In particular, if you’re dealing with technical companies, if you’re dealing with technical support, it is possible that some of their representatives, may make some assumptions based on your email address. Not really a lot you can do about it, it’s one of those things that I simply want you to be aware of as you exchange information with individuals to at least be able to understand that they may respond in a way that doesn’t necessarily match who you really are, based again, on nothing more than your email address.
And I like I said, it’s not as bad as it once was, but it’s definitely still prevalent. Now, the one exception that I wanted to point out here is this concept of using email for business. And I’m going to actually delve into this into much more depth on Ask Leo! on Business in the coming weeks because I think it’s very important for people who are trying to conduct business on the internet to have a professional appearance, and I’ve got to say it, flat out, using a free email account, be it Gmail, or Hotmail or AOL or any of the others is not something that honestly, looks very professional if you’re trying to do business online.
But like I said, that’s something I’m going to delve into in a little bit more detail or a lot more detail in Ask Leo! on Business as that project proceeds over the course of the next few weeks So that’s one of the things that I just wanted you to be aware of. Like I said, I don’t think there’s anything you need to do to change. You’re certainly change people’s attitudes, people’s preconceived notions. I don’t think that’s a valid thing or a valid thing to even consider but you can at least be aware that sometimes that might be happening.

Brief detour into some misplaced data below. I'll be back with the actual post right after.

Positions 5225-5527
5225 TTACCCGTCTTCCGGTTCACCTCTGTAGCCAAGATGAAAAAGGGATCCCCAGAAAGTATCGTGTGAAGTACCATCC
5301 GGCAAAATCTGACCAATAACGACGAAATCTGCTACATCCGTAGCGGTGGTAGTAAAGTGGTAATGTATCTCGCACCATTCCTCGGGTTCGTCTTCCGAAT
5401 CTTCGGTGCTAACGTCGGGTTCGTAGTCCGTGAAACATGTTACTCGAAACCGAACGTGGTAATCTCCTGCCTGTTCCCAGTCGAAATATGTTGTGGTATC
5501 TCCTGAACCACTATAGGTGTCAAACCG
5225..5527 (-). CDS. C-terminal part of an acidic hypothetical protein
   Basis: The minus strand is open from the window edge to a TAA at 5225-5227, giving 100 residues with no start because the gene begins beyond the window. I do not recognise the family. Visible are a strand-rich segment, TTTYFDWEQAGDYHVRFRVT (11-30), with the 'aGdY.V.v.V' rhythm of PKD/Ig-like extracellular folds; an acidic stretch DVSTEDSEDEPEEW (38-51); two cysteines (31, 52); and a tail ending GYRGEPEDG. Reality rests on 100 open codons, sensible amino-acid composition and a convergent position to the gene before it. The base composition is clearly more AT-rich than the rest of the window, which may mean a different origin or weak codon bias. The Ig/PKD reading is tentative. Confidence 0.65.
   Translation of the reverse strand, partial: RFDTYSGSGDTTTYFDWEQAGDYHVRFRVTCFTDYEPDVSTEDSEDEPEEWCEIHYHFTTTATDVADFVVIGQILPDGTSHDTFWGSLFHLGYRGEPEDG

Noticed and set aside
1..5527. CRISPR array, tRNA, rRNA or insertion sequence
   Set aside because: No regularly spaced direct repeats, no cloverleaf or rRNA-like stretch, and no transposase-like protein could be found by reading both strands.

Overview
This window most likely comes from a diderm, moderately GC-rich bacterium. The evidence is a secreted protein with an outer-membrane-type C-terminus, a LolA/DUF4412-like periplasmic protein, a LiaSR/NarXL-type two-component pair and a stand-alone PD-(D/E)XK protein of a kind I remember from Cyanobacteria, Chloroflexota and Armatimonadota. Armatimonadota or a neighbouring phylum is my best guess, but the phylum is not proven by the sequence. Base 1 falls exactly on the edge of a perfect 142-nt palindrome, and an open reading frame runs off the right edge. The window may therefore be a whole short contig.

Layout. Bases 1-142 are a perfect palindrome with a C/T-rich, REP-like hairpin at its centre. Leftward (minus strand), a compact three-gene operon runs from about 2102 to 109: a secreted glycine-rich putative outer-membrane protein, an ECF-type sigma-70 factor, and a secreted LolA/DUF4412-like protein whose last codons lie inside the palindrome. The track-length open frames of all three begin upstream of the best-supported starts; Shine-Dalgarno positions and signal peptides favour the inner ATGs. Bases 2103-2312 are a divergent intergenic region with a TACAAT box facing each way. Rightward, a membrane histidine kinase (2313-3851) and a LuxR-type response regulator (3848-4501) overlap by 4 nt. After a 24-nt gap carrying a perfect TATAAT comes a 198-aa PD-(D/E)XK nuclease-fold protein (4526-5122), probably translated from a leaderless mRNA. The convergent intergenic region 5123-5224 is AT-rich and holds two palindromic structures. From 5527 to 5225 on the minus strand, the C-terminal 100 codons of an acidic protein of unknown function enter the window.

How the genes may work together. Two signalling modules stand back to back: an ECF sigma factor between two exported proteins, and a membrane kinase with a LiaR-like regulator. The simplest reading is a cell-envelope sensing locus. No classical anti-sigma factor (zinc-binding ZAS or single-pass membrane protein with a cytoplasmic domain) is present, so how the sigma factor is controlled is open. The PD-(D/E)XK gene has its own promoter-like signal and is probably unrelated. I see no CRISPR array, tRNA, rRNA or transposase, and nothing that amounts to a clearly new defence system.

I’d love to hear your experience, particularly if you’ve got an AOL address. Here’s the deal: If you are using AOL, if you’re using their paid service, I would love to understand how their online support, how their 24/7 technical support is working out for you. I ask that because one of the things that I sometimes struggle with is this concept of, “Well, Leo, if free email addresses aren’t good. In other words, they don’t have any support and I run into trouble and I have nobody to turn to, what paid services do you recommend?”
Well, AOL has a paid service, but I don’t have any good track record, any good information on exactly how good their technical support is, so if that’s you, if you’re a paying AOL.com customer, let me know in the comments below. As always, go to this link up on askleo.com. You’ll find this video, the transcript and all of the moderated comments with your information.
I’d love to hear what you think – both about the topic but again on AOL’s support specifically. Thanks again for watching. I will see you again next week. We’ll talk some more, I think about email. Until then, have fun, stay safe and don’t forget to back up. Take care.
(*) Actually AARP stands for American Association of Retired Persons.